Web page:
git delete-merged

I was pairing on a task and my colleague watched me repeatedly call the same git commands over and over in the terminal. I’d gotten into such a rhythm of calling the same sequence of commands that I hadn’t thought to codify it into one step. My colleague called me on it so now I’m writing a mini post in the hope it will force me to learn the lesson and share a helpful command.

The process I was repeating was for tidying up my local git repo when work had been merged on the remote. I was following a two step process of pruning remote branches and then removing local branches that have been merged.

The second part is more complex so let’s break that down first.

Removing local branches

We need to start by getting a list of branches that are merged:

➜ git branch --merged
* development

The output above shows that there are some branches that we probably don’t want to delete. master is our default branch so we want to keep that around and the branch marked with * is our current branch, which we also want to keep.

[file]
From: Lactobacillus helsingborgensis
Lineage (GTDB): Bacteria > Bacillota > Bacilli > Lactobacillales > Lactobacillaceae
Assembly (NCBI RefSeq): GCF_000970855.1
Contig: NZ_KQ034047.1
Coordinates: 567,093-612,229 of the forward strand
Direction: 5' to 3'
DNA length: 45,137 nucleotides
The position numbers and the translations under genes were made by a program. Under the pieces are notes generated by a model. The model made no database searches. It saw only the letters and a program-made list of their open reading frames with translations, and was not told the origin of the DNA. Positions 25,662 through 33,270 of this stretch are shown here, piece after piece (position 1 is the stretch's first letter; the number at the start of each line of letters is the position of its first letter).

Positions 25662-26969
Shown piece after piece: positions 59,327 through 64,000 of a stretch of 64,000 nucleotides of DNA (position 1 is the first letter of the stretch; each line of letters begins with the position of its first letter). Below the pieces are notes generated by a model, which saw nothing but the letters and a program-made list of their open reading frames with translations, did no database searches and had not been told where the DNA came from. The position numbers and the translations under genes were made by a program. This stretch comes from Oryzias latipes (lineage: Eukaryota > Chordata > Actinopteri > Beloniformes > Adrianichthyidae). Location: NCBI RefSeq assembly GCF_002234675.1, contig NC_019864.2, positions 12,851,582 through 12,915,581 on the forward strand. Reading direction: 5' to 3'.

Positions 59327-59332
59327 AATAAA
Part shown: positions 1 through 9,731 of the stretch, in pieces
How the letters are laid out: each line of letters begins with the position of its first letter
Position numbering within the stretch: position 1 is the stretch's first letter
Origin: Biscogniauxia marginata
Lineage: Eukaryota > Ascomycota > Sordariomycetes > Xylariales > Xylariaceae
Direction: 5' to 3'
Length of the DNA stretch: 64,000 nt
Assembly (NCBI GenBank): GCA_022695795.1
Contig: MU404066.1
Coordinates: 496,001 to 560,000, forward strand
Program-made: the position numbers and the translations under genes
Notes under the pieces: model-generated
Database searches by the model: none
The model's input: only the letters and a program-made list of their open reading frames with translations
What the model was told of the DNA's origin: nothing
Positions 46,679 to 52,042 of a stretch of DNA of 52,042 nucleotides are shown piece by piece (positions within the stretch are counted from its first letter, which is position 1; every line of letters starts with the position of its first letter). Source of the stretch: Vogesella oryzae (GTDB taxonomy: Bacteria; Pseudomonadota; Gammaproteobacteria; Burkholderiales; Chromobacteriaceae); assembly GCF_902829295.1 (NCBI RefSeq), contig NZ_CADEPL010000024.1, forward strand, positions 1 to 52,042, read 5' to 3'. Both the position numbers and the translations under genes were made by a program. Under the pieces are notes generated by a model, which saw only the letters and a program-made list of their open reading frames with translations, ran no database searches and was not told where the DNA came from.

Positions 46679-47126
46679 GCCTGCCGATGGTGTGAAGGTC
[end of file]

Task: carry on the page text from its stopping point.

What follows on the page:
We can protect these two branches by filtering our list:

➜ git branch --merged | egrep --invert-match "(\*|master)"

The grep here is inverted so it will only let lines through that do not match our regular expression. In this case our regular expression matches the literal master or any line starting with an asterisk.

The final thing to do with this filtered list is to delete these branches. For this we pipe the output into git branch --delete --force:

➜ git branch --merged | egrep --invert-match "(\*|master)" | xargs git branch --delete --force

Removing references to remote branches

This is much simpler and can be achieved with:

➜ git fetch --prune

Tying the two things together we get a final command of:

➜ git fetch --prune && git branch --merged | egrep --invert-match "(\*|master)" | xargs git branch --delete --force

Giving it a name

The above is quite a long command and although you can use your command line history to find it, we can do better. I chose the name git delete-merged for my command, which can be achieved by adding an alias to my global gitconfig file:

➜ git config --global alias.delete-merged "\!sh -c 'git fetch --prune && git branch --merged | egrep --invert-match \"(\*|master)\" | xargs git branch --delete --force'"

With this in place I can now just call:

git delete-merged